Make sure that your running generator is far enough from the house that carbon-monoxide exhaust will not enter the house. It is a silent killer.

If possible, only run the generator in the backyard or somewhere with some privacy. The noise may or may not draw some attention, but if anyone can see it they will surely try to take it. While running it during the day some of the noise may be covered by local traffic. At night when most everyone is sleeping and there are no cars running and no home AC units running, you generator is going to be the loudest thing in the world and everyone is going to know that you have one. Make sure to store it in a secure area so that it is not stolen.

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Generator Accoutrements:

Transfer Switch:

While you can use extension cords from your portable to power any device with a plug, anything that is directly connected to your home’s wiring, such as a well pump, furnace, and electric water heater, requires a transfer switch.

A manual transfer switch is essentially a small circuit breaker box that you mount next to your main electrical panel. You match the capacity of the transfer switch to the wattage of your generator. then you choose which circuits to connect to the transfer switch.

A transfer switch is the only safe way to connect your generator to house wiring because it requires you to disconnect the house wiring from the incoming power lines at the same time you switch to generator power. The prevents the possibility of “backfeeding” generated power into the power lines, which creates a potentially lethal hazard for power line workers.

Installing a manual transfer switch is an advanced electrical project. It should only be accomplished by a qualified electrician.

 

Power Cables and Extension Cords:

Coming soon.

 

Portable Air Conditioners and Fans:

I have suffered through a 24 hour weather related blackout during the hot season.  The house gets hot very fast. Unless you invest in an extremely large and expensive generator system, you are not going to have central air-conditioning.  A small window-unit AC unit is a wise investment.  It can be stored out-of-the-way in the garage, quickly installed in the master bedroom when needed, and run off the generator to cool the sleeping area during the hot part of the day and prior to bedtime.  Only try to cool the sleeping areas.  Use box fans to circulate the cool air through those areas.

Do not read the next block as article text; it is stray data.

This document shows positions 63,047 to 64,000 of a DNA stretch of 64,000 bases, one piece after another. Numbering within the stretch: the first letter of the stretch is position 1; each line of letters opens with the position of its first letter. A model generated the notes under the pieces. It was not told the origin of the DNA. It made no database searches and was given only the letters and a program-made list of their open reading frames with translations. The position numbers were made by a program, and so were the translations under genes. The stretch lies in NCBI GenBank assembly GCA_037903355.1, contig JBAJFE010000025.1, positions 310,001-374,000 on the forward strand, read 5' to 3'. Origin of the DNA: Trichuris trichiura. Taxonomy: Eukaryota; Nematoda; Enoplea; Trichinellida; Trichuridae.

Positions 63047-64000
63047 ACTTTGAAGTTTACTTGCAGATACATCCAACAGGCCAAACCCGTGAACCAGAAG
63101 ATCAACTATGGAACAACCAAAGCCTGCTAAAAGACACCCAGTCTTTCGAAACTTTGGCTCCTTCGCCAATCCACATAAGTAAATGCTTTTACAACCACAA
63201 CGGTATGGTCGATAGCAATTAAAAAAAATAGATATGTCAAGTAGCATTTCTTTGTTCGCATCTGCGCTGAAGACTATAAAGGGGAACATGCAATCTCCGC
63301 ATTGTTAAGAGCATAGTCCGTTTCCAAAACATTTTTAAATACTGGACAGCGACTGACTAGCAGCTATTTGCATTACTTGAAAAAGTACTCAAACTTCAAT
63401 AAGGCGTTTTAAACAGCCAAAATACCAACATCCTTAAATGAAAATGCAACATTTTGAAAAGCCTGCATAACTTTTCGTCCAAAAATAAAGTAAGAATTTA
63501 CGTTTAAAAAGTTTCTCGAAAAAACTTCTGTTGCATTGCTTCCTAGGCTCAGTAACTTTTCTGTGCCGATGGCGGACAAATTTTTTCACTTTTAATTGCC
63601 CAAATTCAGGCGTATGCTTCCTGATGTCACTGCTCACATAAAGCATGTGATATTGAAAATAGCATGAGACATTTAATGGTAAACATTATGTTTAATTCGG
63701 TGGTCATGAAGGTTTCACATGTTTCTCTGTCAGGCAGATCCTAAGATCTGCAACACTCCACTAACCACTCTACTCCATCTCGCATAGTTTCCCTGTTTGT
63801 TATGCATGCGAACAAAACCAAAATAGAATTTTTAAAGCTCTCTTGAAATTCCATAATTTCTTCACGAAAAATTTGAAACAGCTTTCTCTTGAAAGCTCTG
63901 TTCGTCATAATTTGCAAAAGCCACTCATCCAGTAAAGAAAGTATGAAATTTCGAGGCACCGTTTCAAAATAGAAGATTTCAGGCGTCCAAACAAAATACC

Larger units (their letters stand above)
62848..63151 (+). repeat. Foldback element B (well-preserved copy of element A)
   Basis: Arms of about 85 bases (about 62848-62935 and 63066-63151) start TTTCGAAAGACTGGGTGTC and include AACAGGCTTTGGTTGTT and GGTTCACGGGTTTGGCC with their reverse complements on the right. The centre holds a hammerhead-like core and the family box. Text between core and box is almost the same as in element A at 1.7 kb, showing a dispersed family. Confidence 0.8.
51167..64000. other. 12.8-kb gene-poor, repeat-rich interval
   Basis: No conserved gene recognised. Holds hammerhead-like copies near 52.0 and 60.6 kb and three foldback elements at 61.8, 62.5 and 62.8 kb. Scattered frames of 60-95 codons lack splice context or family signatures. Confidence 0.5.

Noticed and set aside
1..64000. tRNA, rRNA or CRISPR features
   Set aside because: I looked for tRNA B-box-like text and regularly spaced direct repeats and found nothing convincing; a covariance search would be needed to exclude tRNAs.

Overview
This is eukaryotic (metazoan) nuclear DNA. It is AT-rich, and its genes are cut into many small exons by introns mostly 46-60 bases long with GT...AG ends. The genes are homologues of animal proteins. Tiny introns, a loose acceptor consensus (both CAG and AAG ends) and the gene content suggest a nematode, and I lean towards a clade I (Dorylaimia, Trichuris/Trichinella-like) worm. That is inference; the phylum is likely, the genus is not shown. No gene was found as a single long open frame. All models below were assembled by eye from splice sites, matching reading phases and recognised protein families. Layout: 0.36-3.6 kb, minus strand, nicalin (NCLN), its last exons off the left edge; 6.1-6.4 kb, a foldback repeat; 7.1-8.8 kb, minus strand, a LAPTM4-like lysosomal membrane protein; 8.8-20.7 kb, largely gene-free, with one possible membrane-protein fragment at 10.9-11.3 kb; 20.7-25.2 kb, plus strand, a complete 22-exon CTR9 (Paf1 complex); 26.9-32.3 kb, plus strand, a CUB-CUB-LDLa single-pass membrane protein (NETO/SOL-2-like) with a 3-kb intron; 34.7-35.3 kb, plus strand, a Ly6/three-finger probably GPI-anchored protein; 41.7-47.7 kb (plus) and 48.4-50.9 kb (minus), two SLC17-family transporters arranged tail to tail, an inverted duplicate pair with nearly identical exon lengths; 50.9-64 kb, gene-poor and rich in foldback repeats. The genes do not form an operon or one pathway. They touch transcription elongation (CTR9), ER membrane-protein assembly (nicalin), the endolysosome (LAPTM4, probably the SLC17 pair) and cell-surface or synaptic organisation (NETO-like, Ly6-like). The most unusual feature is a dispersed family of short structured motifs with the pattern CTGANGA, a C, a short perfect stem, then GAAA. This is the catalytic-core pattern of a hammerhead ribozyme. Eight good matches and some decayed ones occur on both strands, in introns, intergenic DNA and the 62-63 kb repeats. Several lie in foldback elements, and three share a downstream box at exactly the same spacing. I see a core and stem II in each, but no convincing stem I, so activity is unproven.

Rechargeable Batteries and LED Lighting::

When you are running your generator be sure to plug in and charge any rechargable batteries that you will need when the generator is not in use. You charge 12-volt deep-cycle auto/marine batteries and use them to power all sorts of low-amperage LED type lights when the generator is off. Check out your local auto parts and boating stores to check out all of the cool-running, power sipping LED lights that are made for boats and campers.

 

Fuel Cans:

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Buy Gas When You Buy The Generator:

A 5500 watt generator will run about eight hous on five gallons of gasolne, so fuel management is critical if you want to be prepared for an extended power outage. You may have to run your generator for short periods of time and then coast in items like refrigerators.

 

The generator itself should be run dry for stoage or fille dwith stabilzed fuel. That fuel should be replaced every sx moths as well.